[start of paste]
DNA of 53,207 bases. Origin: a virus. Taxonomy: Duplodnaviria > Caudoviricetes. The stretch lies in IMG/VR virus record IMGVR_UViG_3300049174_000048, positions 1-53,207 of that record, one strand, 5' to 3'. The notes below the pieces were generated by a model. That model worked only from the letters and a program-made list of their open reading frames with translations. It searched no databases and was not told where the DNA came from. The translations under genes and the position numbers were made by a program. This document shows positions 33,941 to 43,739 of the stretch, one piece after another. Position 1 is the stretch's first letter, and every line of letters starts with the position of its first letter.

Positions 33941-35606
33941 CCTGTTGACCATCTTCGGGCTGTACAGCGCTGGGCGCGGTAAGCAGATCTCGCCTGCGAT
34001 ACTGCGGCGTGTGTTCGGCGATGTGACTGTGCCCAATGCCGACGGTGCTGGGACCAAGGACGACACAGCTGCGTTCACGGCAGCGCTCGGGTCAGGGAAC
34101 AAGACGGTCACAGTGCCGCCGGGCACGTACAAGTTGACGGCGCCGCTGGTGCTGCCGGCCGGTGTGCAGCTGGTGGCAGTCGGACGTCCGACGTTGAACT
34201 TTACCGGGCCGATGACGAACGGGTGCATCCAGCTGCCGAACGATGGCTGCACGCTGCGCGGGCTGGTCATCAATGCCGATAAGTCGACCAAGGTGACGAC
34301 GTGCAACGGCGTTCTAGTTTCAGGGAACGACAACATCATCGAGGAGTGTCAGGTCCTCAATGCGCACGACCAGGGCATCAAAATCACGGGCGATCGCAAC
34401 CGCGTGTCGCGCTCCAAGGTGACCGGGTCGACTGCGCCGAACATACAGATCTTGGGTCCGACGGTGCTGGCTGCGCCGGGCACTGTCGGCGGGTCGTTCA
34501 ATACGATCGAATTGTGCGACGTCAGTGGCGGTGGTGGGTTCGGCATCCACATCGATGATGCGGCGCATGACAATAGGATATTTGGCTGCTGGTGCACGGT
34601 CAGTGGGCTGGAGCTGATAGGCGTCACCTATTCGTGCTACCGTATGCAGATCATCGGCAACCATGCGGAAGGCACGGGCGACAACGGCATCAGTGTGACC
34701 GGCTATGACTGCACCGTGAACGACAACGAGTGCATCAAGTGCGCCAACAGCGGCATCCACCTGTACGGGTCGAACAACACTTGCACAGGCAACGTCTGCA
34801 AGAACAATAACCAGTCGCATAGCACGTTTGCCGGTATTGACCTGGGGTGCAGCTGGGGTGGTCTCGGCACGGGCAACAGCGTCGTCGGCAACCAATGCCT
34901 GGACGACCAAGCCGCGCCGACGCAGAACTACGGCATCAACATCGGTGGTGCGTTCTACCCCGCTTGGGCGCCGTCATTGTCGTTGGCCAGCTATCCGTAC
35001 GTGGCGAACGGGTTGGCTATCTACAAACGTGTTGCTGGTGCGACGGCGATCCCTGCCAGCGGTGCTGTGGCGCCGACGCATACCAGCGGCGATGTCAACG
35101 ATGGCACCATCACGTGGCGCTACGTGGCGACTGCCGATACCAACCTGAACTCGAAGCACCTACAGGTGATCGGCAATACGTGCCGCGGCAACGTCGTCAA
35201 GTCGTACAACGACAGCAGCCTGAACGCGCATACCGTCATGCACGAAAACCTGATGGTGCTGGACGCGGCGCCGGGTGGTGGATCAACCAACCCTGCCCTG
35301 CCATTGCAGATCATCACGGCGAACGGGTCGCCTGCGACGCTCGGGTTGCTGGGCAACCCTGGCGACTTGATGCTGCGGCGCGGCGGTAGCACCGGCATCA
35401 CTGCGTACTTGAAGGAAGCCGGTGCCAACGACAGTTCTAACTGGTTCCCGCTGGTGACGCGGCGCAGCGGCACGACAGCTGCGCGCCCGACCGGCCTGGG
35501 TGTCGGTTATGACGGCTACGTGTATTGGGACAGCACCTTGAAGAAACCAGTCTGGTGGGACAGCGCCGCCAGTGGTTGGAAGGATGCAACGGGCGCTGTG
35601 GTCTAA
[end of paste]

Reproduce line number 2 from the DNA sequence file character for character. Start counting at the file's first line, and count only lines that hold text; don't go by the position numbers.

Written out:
Positions 33941-35606